July 21, 2021

THE OMAR-ICAN CENTURY:

African immigrants are uniquely poised to influence US policy (Yaw Okyere Thompson,  July 21, 2021, Quartz)

Before a crowded room of election-night supporters--many of whom looked like her--newly elected congresswoman Ilhan Omar described the historic occasion of her victory. "I stand here before you with many firsts behind my name: The first woman of color to represent our state in Congress; the first woman to wear a Hijab to represent us in Congress; the first refugee elected to Congress; and one of the first Muslims elected to Congress." The Somali American politician paved the way to victory with the support of the Somali community in Minnesota.

Increasingly, the African immigrant community bears the hallmarks of a group well on the way to self-determination within the American political system. In a way, they are not much different from the American Jews who built the American Israel Political Affairs Committee (AIPAC) into one of the most influential lobbying groups in Washington, or the Cuban Americans who could be considered political gatekeepers in Florida, one of the most important swing states on the electoral college map.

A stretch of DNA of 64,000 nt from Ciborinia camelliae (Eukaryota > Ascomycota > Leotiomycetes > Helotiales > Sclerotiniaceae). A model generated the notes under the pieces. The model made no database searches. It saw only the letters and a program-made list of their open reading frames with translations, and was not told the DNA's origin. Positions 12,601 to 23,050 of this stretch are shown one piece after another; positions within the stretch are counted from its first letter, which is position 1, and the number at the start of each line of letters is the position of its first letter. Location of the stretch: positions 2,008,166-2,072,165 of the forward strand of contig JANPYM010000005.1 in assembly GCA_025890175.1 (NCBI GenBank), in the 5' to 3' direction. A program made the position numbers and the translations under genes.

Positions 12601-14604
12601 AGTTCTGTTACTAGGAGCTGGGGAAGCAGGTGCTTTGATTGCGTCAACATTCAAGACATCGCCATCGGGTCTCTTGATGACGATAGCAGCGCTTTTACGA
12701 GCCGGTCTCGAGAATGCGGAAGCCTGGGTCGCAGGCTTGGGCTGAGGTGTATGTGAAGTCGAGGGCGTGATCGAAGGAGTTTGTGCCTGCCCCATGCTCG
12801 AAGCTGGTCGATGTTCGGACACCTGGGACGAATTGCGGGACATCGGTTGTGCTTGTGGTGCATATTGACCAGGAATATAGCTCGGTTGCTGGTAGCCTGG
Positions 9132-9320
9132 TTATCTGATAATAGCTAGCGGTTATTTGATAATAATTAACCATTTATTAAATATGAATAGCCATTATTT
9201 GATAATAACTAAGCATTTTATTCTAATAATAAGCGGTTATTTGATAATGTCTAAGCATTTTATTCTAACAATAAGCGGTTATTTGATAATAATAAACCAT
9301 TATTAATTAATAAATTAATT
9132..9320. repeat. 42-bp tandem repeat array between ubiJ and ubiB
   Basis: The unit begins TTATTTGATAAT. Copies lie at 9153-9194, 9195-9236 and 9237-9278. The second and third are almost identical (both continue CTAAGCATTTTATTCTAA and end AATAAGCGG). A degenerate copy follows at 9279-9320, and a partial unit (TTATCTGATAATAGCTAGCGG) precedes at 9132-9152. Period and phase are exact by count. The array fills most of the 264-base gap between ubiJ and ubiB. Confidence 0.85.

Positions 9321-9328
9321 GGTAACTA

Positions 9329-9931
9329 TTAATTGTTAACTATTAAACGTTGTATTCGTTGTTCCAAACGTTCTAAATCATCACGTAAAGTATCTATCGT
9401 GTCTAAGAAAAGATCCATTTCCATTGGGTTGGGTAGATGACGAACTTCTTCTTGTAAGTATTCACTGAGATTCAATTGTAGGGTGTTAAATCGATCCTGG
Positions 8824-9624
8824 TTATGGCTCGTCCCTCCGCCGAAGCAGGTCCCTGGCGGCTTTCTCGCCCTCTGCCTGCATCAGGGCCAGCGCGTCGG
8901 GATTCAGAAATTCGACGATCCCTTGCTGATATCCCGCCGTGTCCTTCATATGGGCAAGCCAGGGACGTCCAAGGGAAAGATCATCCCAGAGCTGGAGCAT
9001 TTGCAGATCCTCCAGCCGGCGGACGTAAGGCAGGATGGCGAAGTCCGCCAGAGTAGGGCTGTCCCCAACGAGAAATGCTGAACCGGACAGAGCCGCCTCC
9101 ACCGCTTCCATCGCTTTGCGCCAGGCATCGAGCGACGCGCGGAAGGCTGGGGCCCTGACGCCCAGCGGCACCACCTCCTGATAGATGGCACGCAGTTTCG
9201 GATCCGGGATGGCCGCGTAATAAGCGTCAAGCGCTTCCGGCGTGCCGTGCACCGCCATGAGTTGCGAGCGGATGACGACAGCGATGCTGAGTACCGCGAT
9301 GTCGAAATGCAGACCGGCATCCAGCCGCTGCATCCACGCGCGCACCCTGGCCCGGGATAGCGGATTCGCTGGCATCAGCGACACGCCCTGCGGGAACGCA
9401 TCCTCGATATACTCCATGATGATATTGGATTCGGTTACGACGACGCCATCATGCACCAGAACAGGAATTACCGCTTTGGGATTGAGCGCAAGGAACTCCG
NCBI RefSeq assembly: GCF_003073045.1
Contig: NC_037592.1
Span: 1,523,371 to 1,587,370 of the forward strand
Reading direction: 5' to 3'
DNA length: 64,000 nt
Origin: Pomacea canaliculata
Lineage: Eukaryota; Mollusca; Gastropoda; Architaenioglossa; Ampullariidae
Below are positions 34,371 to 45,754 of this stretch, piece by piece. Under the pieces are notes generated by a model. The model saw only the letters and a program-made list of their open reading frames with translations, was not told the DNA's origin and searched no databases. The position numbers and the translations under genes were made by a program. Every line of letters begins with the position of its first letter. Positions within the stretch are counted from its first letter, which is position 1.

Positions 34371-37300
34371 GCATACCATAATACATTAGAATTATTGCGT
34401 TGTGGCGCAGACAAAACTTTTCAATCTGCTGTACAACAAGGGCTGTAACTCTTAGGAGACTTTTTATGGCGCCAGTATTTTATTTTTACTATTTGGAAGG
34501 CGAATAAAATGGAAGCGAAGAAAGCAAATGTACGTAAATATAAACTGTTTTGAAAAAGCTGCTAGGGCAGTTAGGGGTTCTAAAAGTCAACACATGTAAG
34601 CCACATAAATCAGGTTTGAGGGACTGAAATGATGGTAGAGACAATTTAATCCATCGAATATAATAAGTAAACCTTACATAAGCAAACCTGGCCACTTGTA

As of 2018, sub-Saharan African immigrants made up 44% of all black immigrants to the US, with almost 20% of them listing Nigeria, Ethiopia, or Ghana as their country of birth. Many others were refugees, or the children of refugees, who were granted asylum in the US in the wake of the Rwandan genocide, and the armed conflicts that defined the great lakes in subsequent years. And a growing number of them are settling in states critical to the presidential elections, including Florida, Texas, and Ohio.

Beyond their numbers, African immigrants are among the highest educated when compared to other growing immigrant populations and native-born US population, which is correlated with earnings potential and has an impact on their naturalization prospects. As capable taxpayers and consumers, they are important contributors to the US as a whole, and critical to smaller cities scattered across the country that needed revitalization in the wake of globalization and the changing nature of work.

Posted by at July 21, 2021 3:28 PM

  

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